Winning the Waters in Vedic Culture
In Rgveda Hymn I.32, a complete description is given of Indra's battle to take the waters from Vrtra, whose name literally translates to "encloser," the serpent or dragon who has stolen the waters and hidden them away. It is usually described as a poetic description of a thunderstorm.
Vrtra steals the waters from the people, and Indra takes up his lightning bolts and drinks deeply of the soma. Vrtra is said to challenge Indra, striking with his fangs, throwing hailstones and mists at Indra. Indra strikes Vrtra, however, with his thunderbolt, and tears the serpent apart, breaking him against the mountain. Indra is said to bore into the mountain that the serpent lay upon (a stormcloud?) to obtain the waters, and that the waters flowed out, like cows going to water, after Indra smashed the serpent. (Maurer, 42-43)
Winning the Waters in Norse Culture
When describing the origin of poetry, the Prose Edda provides us with the story of Kvasir: Kvasir was created from the combined spit of the Aesir and the Vanir, and was so wise that he knew the answer to all questions. After being killed by dwarves, his blood was mixed with honey and became the mead of poetry and fell into the hands of Suttung, a giant who vowed to keep all the mead to himself. Oðin found out where the mead was from another giant, Baugi, and got Baugi to help him steal the mead. Baugi drilled into the mountain where Suttung was keeping the mead, Oðin turned into a snake and entered the mountain, sleeping with the giant's daughter for three nights before drinking up all three vats of the mead. He then turned into an eagle and fled, with Suttung also transforming and chasing him in the form of an eagle. The Aesir put out vats to catch the mead that Oðin spit out, and thus won the mead from Suttung. (Sturluson, 62-63)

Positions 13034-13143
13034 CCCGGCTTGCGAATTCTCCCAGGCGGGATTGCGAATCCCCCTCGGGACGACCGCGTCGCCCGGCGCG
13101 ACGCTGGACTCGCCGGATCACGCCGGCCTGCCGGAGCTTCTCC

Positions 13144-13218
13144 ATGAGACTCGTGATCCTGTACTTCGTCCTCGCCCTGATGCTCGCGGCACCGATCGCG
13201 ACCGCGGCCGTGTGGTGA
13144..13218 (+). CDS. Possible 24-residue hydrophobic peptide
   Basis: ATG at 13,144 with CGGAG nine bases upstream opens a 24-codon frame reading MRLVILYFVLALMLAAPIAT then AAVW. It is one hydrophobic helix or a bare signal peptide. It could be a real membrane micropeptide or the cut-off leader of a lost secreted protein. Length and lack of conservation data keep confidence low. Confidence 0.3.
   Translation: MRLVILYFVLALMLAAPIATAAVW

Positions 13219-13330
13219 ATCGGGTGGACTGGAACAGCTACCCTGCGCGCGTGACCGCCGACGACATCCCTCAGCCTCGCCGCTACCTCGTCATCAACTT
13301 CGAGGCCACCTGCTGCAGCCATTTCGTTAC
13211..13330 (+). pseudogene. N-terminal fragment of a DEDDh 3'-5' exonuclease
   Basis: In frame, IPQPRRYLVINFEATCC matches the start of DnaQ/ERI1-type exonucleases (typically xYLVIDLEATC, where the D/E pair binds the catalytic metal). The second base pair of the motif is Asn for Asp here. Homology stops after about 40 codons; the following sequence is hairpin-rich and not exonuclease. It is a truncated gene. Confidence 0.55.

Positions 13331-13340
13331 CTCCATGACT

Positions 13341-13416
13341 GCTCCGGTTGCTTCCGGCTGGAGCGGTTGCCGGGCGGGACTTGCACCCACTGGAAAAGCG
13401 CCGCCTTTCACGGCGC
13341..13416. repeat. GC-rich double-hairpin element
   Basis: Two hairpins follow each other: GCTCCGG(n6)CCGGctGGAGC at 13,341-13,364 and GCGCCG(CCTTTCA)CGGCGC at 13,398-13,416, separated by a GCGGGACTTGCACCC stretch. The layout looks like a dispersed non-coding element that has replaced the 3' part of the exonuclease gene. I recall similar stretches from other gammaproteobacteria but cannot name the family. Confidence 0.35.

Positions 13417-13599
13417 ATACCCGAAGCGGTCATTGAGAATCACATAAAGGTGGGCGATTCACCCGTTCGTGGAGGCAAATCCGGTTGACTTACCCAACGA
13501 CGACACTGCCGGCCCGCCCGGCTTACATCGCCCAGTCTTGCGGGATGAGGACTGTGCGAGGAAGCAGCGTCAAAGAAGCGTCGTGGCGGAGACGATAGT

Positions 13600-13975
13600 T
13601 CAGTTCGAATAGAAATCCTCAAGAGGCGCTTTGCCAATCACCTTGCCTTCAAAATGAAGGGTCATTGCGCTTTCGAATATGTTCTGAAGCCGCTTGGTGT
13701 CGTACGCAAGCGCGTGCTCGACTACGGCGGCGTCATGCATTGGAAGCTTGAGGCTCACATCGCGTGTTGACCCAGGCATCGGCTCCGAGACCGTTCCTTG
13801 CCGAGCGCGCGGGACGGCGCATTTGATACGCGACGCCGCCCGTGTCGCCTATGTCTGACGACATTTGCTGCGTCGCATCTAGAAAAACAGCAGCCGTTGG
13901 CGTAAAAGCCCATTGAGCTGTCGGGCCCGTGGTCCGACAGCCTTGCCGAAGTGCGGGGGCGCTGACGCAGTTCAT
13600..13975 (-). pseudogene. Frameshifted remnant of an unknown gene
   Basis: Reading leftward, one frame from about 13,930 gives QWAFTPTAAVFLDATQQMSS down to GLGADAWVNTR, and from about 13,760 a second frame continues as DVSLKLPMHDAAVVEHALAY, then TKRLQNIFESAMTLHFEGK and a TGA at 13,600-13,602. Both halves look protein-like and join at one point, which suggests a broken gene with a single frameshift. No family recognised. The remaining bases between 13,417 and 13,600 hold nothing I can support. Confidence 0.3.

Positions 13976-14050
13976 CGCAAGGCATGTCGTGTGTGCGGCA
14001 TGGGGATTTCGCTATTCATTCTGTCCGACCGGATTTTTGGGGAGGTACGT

Reflection and Relevance
Aside from some very nice alliteration, the concept of "winning the waters" can be brought out most readily in the notion of the blessings or the return flow, where we can call out to the deities who won them and ask for them to bring us the benefits that are described of those particular waters. For this, the Vedic reflex might be best, as it's less specific about what the waters do (or perhaps more "broadly specific," as the waters in RV I.32 and VII.49 generally seem to bring invigorating strength, purity, clarity, and sweetness). There's a notion that the waters contain fire (a "fire of blessings" could be imagined within them) and bring wealth and soma as well. All these things are good. They also, according to the end of RV I.32, bring the world back into order under the rule of Indra: "As a felly the spokes, he encompasses [the people]".
For inspiration, the Norse version might be better: these waters are very specific, and may or may not encompass all the blessings that the omens say we might receive. As a result, I might tell the story derived from Indra's victory for the Blessings section of an ADF rite, and tell a story derived from Oðin's winning of the waters for the inspiration portion of the rite.
- Lincoln, Bruce. Death, War, and Sacrifice.
- MacDonnell, A. A. Vedic Mythology.
- Mallory, J. P. In Search of the Indo-Europeans.
- Phuvel, Jaan. Comparative Mythology.